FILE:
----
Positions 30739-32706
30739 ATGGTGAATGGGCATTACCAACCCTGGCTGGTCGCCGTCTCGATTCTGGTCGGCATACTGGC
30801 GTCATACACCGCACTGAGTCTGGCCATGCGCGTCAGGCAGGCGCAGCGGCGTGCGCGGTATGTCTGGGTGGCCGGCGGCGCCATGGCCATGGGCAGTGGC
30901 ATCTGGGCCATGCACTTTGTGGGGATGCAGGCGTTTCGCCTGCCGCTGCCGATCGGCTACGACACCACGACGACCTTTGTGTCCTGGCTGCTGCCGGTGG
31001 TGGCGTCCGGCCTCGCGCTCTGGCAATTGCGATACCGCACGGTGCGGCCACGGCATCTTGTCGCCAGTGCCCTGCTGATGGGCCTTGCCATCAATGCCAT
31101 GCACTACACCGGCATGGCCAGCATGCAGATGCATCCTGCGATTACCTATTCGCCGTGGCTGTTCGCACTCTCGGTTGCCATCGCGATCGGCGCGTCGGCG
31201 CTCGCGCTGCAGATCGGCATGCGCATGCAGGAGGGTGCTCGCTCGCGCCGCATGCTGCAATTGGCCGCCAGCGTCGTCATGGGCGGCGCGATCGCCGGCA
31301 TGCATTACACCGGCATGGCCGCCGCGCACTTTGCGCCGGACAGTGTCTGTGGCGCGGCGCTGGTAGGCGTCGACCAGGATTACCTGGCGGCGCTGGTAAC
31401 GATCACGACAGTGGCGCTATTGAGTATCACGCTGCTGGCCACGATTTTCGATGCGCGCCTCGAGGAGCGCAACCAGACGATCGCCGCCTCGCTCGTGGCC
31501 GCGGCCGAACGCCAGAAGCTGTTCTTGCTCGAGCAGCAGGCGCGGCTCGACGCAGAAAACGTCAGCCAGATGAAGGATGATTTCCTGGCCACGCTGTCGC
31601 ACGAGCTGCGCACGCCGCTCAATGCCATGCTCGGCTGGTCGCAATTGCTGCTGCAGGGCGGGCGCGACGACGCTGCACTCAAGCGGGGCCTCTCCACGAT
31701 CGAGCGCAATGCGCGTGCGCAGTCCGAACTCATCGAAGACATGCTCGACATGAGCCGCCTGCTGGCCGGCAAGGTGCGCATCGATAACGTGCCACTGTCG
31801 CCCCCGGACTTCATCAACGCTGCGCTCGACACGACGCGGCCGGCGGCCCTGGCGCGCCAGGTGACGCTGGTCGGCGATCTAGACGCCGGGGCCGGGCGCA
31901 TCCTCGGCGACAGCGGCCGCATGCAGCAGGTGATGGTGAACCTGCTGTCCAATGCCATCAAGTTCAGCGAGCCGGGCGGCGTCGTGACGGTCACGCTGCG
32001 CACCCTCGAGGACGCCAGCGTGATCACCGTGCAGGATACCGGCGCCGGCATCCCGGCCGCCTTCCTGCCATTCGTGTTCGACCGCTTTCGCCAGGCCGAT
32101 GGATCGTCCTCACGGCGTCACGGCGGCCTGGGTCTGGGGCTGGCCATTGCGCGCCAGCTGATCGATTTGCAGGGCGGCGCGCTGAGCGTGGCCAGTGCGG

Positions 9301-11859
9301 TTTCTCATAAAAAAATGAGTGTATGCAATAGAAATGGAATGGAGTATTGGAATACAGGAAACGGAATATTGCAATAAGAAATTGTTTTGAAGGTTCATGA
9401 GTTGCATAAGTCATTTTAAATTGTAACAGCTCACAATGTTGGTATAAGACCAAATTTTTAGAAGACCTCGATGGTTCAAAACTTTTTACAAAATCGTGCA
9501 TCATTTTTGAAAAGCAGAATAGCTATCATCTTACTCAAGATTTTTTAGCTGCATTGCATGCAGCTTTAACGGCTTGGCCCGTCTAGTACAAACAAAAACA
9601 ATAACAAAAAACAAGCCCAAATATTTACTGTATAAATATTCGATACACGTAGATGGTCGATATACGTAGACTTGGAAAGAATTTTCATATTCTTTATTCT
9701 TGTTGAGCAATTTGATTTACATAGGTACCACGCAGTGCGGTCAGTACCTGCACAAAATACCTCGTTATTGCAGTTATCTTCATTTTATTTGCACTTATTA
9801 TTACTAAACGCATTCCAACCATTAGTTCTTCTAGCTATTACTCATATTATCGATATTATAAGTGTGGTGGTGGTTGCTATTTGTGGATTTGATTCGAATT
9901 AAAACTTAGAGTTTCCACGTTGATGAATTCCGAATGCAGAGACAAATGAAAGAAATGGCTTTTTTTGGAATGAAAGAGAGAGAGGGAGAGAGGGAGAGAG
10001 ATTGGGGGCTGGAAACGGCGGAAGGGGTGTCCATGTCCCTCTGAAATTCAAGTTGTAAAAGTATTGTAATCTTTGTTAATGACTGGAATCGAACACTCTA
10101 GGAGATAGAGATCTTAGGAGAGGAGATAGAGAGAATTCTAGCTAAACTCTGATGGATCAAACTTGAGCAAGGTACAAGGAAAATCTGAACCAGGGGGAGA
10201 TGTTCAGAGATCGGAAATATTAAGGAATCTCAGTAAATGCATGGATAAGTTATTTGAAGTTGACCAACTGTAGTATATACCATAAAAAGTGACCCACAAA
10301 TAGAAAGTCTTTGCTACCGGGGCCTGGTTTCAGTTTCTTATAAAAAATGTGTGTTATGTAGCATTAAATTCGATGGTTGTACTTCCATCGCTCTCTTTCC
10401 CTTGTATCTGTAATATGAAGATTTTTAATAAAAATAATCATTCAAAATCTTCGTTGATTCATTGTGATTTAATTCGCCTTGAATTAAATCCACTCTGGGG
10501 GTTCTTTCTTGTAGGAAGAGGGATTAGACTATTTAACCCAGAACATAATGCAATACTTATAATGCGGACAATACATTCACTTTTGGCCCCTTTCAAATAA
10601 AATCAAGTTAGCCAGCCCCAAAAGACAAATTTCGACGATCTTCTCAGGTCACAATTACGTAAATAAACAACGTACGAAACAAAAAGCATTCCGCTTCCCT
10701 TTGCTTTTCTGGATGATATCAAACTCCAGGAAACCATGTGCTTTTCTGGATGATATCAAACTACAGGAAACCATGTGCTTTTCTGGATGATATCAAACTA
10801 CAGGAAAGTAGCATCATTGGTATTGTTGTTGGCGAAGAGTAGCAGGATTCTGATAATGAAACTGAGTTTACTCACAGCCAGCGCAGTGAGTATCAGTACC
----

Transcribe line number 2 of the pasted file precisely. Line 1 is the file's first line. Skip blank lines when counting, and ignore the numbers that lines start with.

30739 ATGGTGAATGGGCATTACCAACCCTGGCTGGTCGCCGTCTCGATTCTGGTCGGCATACTGGC